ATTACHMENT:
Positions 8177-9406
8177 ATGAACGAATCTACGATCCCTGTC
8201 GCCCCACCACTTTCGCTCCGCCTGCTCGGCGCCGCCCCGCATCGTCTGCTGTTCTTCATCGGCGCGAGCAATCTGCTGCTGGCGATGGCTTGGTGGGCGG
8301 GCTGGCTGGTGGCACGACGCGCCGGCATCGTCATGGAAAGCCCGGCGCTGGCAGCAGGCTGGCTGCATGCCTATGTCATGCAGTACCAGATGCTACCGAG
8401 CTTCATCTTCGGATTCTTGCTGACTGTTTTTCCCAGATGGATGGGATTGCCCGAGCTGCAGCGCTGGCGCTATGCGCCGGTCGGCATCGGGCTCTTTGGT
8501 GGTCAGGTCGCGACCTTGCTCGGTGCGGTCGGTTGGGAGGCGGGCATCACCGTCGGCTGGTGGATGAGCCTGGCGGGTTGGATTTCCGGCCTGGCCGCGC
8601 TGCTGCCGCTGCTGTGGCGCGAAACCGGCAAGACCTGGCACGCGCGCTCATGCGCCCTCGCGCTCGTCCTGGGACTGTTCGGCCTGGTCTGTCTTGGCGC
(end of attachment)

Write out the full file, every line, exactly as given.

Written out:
Positions 8177-9406
8177 ATGAACGAATCTACGATCCCTGTC
8201 GCCCCACCACTTTCGCTCCGCCTGCTCGGCGCCGCCCCGCATCGTCTGCTGTTCTTCATCGGCGCGAGCAATCTGCTGCTGGCGATGGCTTGGTGGGCGG
8301 GCTGGCTGGTGGCACGACGCGCCGGCATCGTCATGGAAAGCCCGGCGCTGGCAGCAGGCTGGCTGCATGCCTATGTCATGCAGTACCAGATGCTACCGAG
8401 CTTCATCTTCGGATTCTTGCTGACTGTTTTTCCCAGATGGATGGGATTGCCCGAGCTGCAGCGCTGGCGCTATGCGCCGGTCGGCATCGGGCTCTTTGGT
8501 GGTCAGGTCGCGACCTTGCTCGGTGCGGTCGGTTGGGAGGCGGGCATCACCGTCGGCTGGTGGATGAGCCTGGCGGGTTGGATTTCCGGCCTGGCCGCGC
8601 TGCTGCCGCTGCTGTGGCGCGAAACCGGCAAGACCTGGCACGCGCGCTCATGCGCCCTCGCGCTCGTCCTGGGACTGTTCGGCCTGGTCTGTCTTGGCGC